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  • Kevin Youkilis

    Kevin Youkilis has been in the big leagues since 2004. In his career, he has hit .288 with 130 home runs, 938 hits, a 127 OPS+ and a .389 on-base percentage. He has been an All-Star three times, he has won a Gold Glove and twice he has received MVP votes, finishing third and sixth in the balloting. He also won the Hank Aaron Award in 2008.

    In the postseason, Youkilis has been solid overall, hitting .306 with six home runs and 17 RBI in 29 games. In the 2007 ALCS, he hit .500 with three home runs, seven RBI and 10 runs scored in 28 at-bats and in the 2008 ALCS, he hit .333 with two home runs and six RBI. He has one World Series ring to his name.

    Youk led the league in sacrifice flies in 2006 and first baseman fielding percentage in 2007 and is second all-time in the latter category, behind Casey Kotchman. He is also 99th all-time in OPS and, among active players, he is 13th in OBP, 22nd in OPS and 22nd in OWP.

    Statistically, the Greek God of Walks is similar to Trot Nixon, Bob Nieman, Marty Cordova, Richard Hidalgo, Andre Ethier, Leon Durham, George Selkirk, Ryan Zimmerman, Nick Markakis and Don Hurst. The Fan EloRater places him at #374, ahead of Jake Daubert, Ed Konetchy and Jay Bell, but behind Eddie Stanky, George Gore and Joey Votto.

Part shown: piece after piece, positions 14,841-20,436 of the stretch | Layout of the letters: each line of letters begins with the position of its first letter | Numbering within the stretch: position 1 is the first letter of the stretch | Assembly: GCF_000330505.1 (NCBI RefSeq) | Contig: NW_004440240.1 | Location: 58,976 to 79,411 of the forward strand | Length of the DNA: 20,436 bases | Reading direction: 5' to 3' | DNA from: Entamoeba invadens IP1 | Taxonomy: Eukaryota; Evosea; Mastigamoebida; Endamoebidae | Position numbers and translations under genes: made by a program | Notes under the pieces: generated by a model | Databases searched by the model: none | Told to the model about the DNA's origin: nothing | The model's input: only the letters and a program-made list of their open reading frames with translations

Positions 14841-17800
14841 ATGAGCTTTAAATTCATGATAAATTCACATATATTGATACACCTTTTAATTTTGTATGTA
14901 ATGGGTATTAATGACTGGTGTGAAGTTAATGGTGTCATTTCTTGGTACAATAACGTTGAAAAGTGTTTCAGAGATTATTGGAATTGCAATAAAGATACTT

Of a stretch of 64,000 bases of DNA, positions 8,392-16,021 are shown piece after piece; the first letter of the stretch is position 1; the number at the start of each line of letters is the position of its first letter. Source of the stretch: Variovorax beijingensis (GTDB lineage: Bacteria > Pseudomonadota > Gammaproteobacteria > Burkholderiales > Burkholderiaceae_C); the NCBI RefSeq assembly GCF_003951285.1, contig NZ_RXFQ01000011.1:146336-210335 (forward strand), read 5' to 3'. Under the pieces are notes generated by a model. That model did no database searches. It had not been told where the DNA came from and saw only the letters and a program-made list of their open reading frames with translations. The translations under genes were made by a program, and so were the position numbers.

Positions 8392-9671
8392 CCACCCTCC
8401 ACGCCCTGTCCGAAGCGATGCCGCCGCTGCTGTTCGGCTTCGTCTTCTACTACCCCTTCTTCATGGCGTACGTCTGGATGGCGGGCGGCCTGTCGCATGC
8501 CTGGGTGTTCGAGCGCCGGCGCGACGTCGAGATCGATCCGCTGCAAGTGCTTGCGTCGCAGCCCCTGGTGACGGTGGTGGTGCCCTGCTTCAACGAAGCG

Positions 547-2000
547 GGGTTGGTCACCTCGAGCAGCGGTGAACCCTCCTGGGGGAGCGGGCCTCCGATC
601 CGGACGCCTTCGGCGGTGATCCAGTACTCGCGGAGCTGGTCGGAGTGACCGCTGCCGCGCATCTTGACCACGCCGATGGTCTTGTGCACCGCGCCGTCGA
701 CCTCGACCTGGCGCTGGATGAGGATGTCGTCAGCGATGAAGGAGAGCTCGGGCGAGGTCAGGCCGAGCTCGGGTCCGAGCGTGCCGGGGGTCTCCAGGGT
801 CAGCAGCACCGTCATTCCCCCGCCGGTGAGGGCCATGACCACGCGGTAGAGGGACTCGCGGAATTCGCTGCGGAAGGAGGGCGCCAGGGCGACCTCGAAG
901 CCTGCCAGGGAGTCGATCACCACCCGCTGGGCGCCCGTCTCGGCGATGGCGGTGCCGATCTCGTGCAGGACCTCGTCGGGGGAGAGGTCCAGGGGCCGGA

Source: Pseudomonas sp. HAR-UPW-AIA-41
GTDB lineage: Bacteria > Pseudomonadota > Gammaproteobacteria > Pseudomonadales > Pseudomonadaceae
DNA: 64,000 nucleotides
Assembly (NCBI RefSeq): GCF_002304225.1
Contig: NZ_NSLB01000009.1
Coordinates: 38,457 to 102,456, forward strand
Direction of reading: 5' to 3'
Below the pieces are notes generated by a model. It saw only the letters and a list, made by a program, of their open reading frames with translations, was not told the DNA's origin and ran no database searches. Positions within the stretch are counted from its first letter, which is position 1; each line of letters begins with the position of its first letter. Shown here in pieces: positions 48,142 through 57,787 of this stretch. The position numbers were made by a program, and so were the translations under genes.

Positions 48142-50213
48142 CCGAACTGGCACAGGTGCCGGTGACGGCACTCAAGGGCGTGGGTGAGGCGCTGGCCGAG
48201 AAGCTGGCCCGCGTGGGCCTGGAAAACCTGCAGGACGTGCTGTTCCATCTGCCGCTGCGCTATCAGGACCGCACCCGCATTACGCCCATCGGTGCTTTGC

Career projections, using Bill James' Favorite Toy:

    1521 G
    6434 PA
    5396 AB
    1001 R
    1579 H
    392 2B
    28 3B
    242 HR
    955 RBI
    52 SB
    21 CS
    825 BB
    1196 K
    .293 BA

    What do you think about Kevin Youkilis? When he retires, should he be a Hall of Famer? Does he have Hall of Fame potential?
    30
    Yes
    0.00%
    0
    No
    83.33%
    25
    Maybe
    3.33%
    1
    Not a Hall of Famer, but he has Hall of Fame potential